Objective: To evaluate the clinical outcome and parameters related to coexisting endometrial carcinoma in women with tissue-diagnosed endometrial hyperplasia. Methods: Between January 1991 and December 2009, three hundred and eighty-six patients with the presumptive diagnosis of endometrial hyperplasia were retrieved. Among these, one hundred and twenty-five patients were identified as having coexisting endometrial carcinoma in hysterectomy specimens. The three hundred and eighty-six patients were divided into two groups: the hyperplasia-benign group (261 cases) and the hyperplasia-malignant group (125 cases). Several clinical parameters including age, menopausal status, history of abnormal uterine bleeding, obstetrical history, medical history of diabetes and hypertension, BMI, and preoperative pathologic results were investigated. Results: Age ≥53 (odds ratio [OR], 2.40; 95% confidence interval [CI], 1.26 to 4.57), menopausal status (OR, 2.07; 95% CI, 1.14 to 3.76), diabetes history (OR, 7.33; 95% CI, 2.79 to 19.26), abnormal uterine bleeding (OR, 3.99; 95% CI, 1.22 to 13.02), atypical endometrial hyperplasia (OR, 7.38; 95% CI, 4.03 to 13.49), and body mass index ≥27 (OR, 3.24; 95% CI, 1.76 to 5.97) were independent risk factors for prediction of endometrial hyperplasia coexisting with endometrial carcinoma. The diagnostic efficacy of atypical endometrial hyperplasia to predict the endometrial hyperplasia coexisting with endometrial carcinoma was better than or similar to those of other independent factors and combinations of these factors. Conclusion: Coexisting malignancy should be considered when examining endometrial hyperplasia patients with the related risk factors, especially atypical endometrial hyperplasia.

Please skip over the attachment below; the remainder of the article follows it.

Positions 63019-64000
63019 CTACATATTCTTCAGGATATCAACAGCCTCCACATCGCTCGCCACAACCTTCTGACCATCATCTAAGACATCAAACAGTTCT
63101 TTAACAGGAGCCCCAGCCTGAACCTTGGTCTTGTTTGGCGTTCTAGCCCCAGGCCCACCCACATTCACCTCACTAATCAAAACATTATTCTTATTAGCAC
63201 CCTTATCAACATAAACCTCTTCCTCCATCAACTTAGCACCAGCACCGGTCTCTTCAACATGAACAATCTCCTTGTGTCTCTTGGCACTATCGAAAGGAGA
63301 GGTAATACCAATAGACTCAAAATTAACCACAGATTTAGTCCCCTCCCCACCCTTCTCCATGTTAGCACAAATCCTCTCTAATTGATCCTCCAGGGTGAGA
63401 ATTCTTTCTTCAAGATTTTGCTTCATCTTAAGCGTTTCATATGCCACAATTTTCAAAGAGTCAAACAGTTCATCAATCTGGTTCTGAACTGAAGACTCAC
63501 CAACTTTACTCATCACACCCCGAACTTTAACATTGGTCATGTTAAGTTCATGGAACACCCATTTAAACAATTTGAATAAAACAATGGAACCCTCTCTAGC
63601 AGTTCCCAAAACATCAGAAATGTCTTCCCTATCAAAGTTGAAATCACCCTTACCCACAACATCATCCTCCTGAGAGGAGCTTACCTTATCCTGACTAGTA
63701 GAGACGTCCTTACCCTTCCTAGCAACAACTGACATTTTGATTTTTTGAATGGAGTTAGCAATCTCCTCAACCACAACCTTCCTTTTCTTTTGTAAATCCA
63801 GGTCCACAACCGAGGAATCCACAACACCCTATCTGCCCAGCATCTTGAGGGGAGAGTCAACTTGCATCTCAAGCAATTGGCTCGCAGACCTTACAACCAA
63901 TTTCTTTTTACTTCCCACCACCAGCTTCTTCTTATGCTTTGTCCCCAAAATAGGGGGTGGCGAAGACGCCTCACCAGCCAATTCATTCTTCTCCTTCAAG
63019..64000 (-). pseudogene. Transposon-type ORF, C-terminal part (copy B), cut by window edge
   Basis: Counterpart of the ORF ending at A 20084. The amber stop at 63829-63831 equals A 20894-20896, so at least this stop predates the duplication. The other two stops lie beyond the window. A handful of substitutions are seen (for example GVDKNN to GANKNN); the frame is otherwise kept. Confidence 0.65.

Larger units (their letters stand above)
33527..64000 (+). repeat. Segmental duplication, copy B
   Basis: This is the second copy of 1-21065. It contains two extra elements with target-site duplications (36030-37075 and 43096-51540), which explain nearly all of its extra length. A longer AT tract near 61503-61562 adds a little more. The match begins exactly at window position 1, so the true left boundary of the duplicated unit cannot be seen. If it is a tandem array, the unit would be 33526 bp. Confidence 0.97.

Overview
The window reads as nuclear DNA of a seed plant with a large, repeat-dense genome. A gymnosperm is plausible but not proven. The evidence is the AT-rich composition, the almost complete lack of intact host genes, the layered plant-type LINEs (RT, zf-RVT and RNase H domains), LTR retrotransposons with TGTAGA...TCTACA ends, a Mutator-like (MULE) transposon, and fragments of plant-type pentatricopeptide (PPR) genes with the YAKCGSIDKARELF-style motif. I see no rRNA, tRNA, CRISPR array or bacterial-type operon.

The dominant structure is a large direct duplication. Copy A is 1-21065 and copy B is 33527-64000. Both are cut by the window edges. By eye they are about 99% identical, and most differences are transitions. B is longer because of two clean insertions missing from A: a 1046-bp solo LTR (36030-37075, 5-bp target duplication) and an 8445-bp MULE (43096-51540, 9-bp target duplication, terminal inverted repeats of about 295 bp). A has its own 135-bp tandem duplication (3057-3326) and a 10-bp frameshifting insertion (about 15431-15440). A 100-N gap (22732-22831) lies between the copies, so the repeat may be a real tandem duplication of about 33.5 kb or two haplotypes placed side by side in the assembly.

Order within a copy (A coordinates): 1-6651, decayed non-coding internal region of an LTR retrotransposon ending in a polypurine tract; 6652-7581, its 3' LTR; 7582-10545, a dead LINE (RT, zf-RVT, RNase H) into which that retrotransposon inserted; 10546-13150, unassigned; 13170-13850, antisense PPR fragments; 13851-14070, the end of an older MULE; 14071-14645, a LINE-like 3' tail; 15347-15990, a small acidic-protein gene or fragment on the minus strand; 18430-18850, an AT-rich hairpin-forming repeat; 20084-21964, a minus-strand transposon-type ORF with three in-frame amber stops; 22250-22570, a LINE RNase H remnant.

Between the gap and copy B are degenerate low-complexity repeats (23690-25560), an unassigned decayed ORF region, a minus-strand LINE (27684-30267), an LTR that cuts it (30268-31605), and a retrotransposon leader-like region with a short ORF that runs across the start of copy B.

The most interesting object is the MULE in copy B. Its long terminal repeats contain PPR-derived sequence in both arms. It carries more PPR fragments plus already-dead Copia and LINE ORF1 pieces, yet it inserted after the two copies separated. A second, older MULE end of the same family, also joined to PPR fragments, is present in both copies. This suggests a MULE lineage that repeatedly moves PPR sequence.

All Science Journal Classification (ASJC) codes
- Obstetrics and Gynaecology